U.S. intelligence before World War II was fragmented and ad hoc, comprised of numerous government and military entities all loath to share their information with each other. With the events transpiring across the globe in the 1930's, President Roosevelt became concerned about the United States' deficiencies in the intelligence field. Enter William Donovan.
Col. William "Wild Bill" Donovan was a well-respected lawyer and veteran of the First World War, in which he earned the Medal of Honor, Distinguished Service Cross, and three Purple Hearts. Between the wars, he traveled extensively and met with many foreign dignitaries, however, his chief concern was on establishing the American equivalent of Britain's intelligence services, MI6, and the Special Operations Executive. His extensive travel and ideas earned him the respect and friendship of President Roosevelt, and when the President established the Office of the Coordination of Information he named Donovan the director.
Donovan immediately set to work untangling the bureaucratic mess that was the American intelligence services. It was much more complicated than he anticipated. He met hostility over jurisdiction with numerous people, most notably J. Edgar Hoover of the FBI. During this time, the majority of intelligence for the Office of the Coordination of Information came from the British, as did the training for the new operatives. After the attack on Pearl Harbor, it became clear that the United States needed a greater intelligence capacity. To accomplish this, President Roosevelt issued a presidential military order on June 13, 1942 creating the Office of Strategic Services with the mission of collecting and analyzing strategic information for the Joint Chiefs of Staff and to conduct special operations not assigned to other agencies. William Donovan was reactivated in the U.S. Army at his World War I rank of Colonel and put in charge of the organization.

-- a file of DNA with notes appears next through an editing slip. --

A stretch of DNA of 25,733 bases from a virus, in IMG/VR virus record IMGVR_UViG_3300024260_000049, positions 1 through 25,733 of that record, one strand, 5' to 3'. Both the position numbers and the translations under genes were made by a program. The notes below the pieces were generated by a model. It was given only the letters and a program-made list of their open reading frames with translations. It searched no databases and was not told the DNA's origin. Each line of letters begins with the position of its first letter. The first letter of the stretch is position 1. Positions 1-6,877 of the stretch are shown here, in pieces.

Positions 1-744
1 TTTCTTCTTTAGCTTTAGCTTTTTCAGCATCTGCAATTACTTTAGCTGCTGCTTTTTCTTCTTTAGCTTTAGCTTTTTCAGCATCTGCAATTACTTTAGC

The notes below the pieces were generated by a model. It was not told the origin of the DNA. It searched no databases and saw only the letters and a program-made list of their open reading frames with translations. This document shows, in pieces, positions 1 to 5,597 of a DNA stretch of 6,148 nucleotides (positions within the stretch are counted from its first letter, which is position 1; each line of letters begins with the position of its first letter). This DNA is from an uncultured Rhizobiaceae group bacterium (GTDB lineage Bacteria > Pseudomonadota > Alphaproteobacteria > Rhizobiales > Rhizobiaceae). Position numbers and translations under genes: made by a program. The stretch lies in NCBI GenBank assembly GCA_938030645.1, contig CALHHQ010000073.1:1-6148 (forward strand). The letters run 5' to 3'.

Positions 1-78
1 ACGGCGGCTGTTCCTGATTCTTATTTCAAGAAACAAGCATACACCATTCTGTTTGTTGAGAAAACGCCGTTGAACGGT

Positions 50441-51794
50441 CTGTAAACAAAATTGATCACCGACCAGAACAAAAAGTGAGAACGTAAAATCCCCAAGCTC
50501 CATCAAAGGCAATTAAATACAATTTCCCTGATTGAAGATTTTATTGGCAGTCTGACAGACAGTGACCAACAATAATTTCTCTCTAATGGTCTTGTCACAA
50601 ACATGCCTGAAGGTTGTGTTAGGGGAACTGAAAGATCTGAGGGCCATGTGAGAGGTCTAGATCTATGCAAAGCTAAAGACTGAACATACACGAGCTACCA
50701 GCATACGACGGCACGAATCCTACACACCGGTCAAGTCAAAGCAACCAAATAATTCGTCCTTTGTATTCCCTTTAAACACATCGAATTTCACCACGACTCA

Now that Donovan had his intelligence agency, he needed to fill the ranks. With no prior experience to draw on, he and those he recruited would be starting essentially from scratch. However, Donovan was given just the right man for the job in one Lt. Col. Garland Williams, a successful law enforcement officer and officer in the Army Reserve. Williams took Donovan's intent to create an American intelligence service based on the British models and made it uniquely American – though he would require British help to get started. It was decided the OSS would be responsible for intelligence and counter-intelligence, psychological warfare, and guerrilla and irregular warfare, to include sabotage and most importantly coordinating resistance movements with each area of responsibility handled by a specialized branch. Once the training areas, National Parks outside Washington, D.C., were established and trainers were in place Williams set about creating a curriculum to train the new operatives.
Once the students had passed preliminary and basic operator training they moved on to the advanced training. This training involved what Lt. Col. Williams referred to as "schemes" – mock attacks on real targets in the U.S. Teams of students would be assigned missions against bridges, railroads, and plants in areas such as Baltimore and Pittsburgh in which they were instructed to infiltrate secure locations and plant fake explosives or to recover some kind of sensitive data. Most of these missions were completed successfully however a few teams were arrested by local police or the FBI.
Throughout the operators' training, the emphasis was always on independent thinking, initiative, resourcefulness, personal courage, and building confidence. Military discipline took a back seat to the need for candidates to become individual fighters and guerrilla warriors as opposed to soldiers who needed orders to operate. Col. Donovan even stated, "I'd rather have a young lieutenant with guts enough to disobey an order than a colonel too regimented to think and act for himself."
Once the operatives completed training they were shipped to war zones all over the world where they conducted irregular warfare, sabotage, and direct action missions behind enemy lines in Operational Groups, a predecessor to modern Special Forces ODA's, or in the more famous Jedburgh Teams. However, despite the support of Gen. Eisenhower, President Truman disbanded the Office of Strategic Services in October 1945 but its legacy and missions would live on.
Two years after the dissolution of the OSS, the Central Intelligence Agency was formed to take up many of its former missions and to establish their training curriculum the CIA used everything the OSS has created. A short time later the U.S. Army formed the Special Forces which took up the missions of irregular warfare and foreign internal defense. There are still visual cues that persist in the military today too such as the U.S. Special Operations Command shoulder sleeve insignia, nearly identical to the OSS patch, as well as the Fairbairn-Sykes Fighting Knife emblem on Delta Force's shoulder sleeve insignia. Though the OSS was a fledgling intelligence service at the outset of World War II, it set the stage for the strongest clandestine services in the modern world.